Saturday, September 20, 2008
HAITI NEEDS HELP
THE RAND MCNALLY WORLD ATLAS DESCRIBES HAITI AS SUCH;
BY EVERY ACCOUNT, HAITI IS A MESS. THE POOREST NATION IN THE WESTERN HEMISPHERE, IT HAS SUFFERED UNDER GENERATIONS OF RULERS MORE INTERESTED IN LINING THEIR POCKETS THAN GOVERNING THE COUNTRY. MALNUTRITION, DISEASE, AND POLITICAL KILLINGS HAVE MADE HAITI VERY DIFFICULT PLACE TO LIVE.
And that was before it was hit by 4 hurricanes in a row.
Haiti has a life expectancy age of 50's and a literacy rate of 53%.
Haiti is the poorest country in the Western Hemisphere, has endured four storms -- Hanna, Gustav, Fay, and Ike -- over the past month.
Flooding overwhelms Haiti. Please note in the following video (no sound) there are two items:
• Graphic photo segment with flood deceased
• At the end, there is a number to send donations to-- I do not know of this organization & recommend sticking with the International Red Cross~Earmarked for Haiti hurricane relief.
Much of the water remained, in some areas, and the city was unreachable by car or truck, as roads were flooded and bridges had collapsed.
Haitians 'screaming for help' after storms
"We need to send food and water and primary needs," said Jean-Pierre Gueatou, executive director of the Haitian Red Cross. "The other things, they will come later."
People trudged through city streets that were covered in murky brown water thigh-deep and higher in some places. Some residents camped out on their roofs, their clothing and blankets hung over the sides of buildings.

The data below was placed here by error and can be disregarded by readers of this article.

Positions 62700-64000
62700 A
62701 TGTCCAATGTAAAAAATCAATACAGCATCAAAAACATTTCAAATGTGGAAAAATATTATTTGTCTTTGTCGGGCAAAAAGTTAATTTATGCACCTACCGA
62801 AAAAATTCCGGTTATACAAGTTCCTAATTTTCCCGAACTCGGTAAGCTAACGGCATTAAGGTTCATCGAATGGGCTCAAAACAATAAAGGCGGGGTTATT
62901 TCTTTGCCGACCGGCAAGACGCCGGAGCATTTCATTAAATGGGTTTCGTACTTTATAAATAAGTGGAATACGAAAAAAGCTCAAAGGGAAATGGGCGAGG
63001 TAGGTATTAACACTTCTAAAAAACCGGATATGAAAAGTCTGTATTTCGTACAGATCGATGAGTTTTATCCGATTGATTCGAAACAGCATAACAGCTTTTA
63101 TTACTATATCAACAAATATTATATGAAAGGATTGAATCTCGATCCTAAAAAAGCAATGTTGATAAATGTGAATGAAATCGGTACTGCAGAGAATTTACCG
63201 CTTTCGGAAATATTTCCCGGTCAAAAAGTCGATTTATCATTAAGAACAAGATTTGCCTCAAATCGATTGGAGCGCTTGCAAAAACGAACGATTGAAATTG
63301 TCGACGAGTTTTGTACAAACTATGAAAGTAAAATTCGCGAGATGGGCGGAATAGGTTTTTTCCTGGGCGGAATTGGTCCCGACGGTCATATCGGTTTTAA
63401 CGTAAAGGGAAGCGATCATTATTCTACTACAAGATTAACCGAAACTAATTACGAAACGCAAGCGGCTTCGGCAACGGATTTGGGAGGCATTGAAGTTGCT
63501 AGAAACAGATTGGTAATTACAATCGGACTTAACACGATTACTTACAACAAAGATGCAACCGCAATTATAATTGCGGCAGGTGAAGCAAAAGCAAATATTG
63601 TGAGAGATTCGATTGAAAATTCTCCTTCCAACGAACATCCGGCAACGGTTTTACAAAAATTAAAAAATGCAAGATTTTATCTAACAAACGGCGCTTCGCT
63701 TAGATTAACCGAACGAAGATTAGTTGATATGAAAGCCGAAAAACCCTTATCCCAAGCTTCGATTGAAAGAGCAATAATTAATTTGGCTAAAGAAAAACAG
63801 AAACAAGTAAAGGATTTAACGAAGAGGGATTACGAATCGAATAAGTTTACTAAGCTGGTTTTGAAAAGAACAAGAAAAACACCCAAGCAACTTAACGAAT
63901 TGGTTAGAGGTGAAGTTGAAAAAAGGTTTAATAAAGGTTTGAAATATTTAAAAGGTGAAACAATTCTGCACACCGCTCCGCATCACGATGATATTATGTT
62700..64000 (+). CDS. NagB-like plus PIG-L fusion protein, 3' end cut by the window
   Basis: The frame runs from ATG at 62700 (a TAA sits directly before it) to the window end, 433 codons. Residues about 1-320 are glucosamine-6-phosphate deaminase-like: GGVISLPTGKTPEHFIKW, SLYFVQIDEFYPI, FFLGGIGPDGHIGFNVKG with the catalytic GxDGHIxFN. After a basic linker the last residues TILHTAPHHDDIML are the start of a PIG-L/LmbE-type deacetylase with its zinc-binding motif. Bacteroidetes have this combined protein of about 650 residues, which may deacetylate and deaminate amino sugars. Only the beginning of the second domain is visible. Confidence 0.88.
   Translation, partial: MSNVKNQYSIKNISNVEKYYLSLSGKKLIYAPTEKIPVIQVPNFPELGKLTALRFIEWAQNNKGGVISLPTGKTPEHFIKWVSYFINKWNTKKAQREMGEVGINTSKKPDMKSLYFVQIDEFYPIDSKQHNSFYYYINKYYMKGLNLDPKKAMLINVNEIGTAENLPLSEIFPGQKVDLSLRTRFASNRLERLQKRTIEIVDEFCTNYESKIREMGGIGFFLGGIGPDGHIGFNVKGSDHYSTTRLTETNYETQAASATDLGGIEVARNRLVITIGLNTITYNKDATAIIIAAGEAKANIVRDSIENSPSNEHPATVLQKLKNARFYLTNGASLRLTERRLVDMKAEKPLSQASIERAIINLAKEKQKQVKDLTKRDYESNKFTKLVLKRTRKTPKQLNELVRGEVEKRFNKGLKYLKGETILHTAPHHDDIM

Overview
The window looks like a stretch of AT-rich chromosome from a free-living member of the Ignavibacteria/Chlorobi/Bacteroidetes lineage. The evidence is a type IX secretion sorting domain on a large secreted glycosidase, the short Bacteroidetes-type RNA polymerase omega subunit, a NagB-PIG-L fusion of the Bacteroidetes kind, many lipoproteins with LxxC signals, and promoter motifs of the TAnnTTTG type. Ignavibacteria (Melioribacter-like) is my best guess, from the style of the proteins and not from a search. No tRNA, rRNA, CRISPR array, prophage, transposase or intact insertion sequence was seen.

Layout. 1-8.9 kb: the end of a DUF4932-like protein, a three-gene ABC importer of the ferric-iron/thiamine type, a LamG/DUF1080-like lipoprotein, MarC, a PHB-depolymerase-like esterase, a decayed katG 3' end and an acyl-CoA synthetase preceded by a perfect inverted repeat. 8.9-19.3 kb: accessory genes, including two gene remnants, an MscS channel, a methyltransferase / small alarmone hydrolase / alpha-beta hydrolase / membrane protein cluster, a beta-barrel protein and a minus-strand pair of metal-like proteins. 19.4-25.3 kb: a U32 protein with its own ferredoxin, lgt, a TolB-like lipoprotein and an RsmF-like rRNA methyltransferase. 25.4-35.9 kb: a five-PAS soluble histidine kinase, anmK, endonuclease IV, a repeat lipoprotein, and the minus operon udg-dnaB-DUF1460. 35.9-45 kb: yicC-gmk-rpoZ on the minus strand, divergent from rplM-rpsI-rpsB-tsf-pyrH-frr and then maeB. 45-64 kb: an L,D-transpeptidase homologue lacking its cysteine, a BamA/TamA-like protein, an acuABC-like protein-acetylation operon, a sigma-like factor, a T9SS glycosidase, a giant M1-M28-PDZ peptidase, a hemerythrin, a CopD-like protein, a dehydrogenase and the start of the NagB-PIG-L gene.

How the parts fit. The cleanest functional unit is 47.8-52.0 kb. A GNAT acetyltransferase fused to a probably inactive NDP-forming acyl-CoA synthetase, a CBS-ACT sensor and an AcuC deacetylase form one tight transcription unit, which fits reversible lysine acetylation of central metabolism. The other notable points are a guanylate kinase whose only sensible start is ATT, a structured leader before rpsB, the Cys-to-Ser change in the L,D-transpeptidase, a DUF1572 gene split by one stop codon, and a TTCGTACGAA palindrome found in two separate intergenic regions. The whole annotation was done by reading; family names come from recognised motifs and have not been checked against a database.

Drinking water is the biggest problem. "That water that everybody's been wading in -- now for days -- is contaminated with dead carcasses of animals, and cadavers of people.
The Guardian U.K. reports:
Aid agencies today warned of severe outbreaks of disease in Haiti as thousands of people remained in squalid, cramped shelters after the country was hit by three hurricanes and a tropical storm. Many areas are still without any clean water supplies. The storms brought down bridges, cutting off all roads leading in to the town making the only access by helicopter and boat.
Charlie Rowley, of Oxfam, said victims were having to endure appalling conditions.
"The situation is really dire, especially in the shelters where ... hundreds of people [are] in a very small area without any sanitation facilities," he said. "It's very dirty and the [aid] organisations are doing their best to build as quickly as possible the sanitation conditions to be able to avoid a public health crisis." Many of those who fled to the roofs of their houses to escape rising floodwaters remain there, surviving by collecting rainwater in buckets and saucepans.
Others are using whatever water they can find to live on, sparking fears of disease.
"Everything is under dirt," he said. "The people had stores, the people that did commerce, they all have to start at zero now, and they're in great despair. They've almost given up hope."
Haiti had already seen rioting over rising food and commodity prices before the storms struck.
Heavy rains, winds and mudslides have devastated Haiti's crops, worsening its already dire food situation. UN peacekeeping troops have been deployed to keep order at deliveries of food aid.
Thomas Joseph Wills, the mayor of Cabaret, another badly affected town, said people needed "every kind of help imaginable — clothes, shelter, food, shoes".
I am currently trying to get my workplace to do something major, either site wide or company wide to help Haiti.
They are in an excellent position to help- as they have ships, and actually own a peninsula in Haiti they use for a port of call for tourists. I know they helped Mexico a few years ago, after Cozumel was hit hard by a hurricane, Haiti was seriously struggling before the storms hit, and is so impoverished, it requires help from outside the country.
That top photo haunts me.